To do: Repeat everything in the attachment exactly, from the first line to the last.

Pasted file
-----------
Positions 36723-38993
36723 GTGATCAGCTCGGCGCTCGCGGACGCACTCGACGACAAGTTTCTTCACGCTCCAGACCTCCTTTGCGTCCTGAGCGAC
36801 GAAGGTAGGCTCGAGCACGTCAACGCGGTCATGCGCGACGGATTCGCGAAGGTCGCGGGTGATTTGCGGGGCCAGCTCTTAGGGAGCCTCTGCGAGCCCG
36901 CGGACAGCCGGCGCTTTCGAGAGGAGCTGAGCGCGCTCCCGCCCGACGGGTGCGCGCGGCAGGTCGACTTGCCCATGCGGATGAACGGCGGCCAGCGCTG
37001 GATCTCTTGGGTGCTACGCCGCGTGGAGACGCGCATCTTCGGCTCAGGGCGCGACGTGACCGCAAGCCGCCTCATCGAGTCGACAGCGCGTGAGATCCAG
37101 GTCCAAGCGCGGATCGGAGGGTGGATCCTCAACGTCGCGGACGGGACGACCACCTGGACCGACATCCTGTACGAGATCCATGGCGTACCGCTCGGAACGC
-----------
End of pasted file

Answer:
Positions 36723-38993
36723 GTGATCAGCTCGGCGCTCGCGGACGCACTCGACGACAAGTTTCTTCACGCTCCAGACCTCCTTTGCGTCCTGAGCGAC
36801 GAAGGTAGGCTCGAGCACGTCAACGCGGTCATGCGCGACGGATTCGCGAAGGTCGCGGGTGATTTGCGGGGCCAGCTCTTAGGGAGCCTCTGCGAGCCCG
36901 CGGACAGCCGGCGCTTTCGAGAGGAGCTGAGCGCGCTCCCGCCCGACGGGTGCGCGCGGCAGGTCGACTTGCCCATGCGGATGAACGGCGGCCAGCGCTG
37001 GATCTCTTGGGTGCTACGCCGCGTGGAGACGCGCATCTTCGGCTCAGGGCGCGACGTGACCGCAAGCCGCCTCATCGAGTCGACAGCGCGTGAGATCCAG
37101 GTCCAAGCGCGGATCGGAGGGTGGATCCTCAACGTCGCGGACGGGACGACCACCTGGACCGACATCCTGTACGAGATCCATGGCGTACCGCTCGGAACGC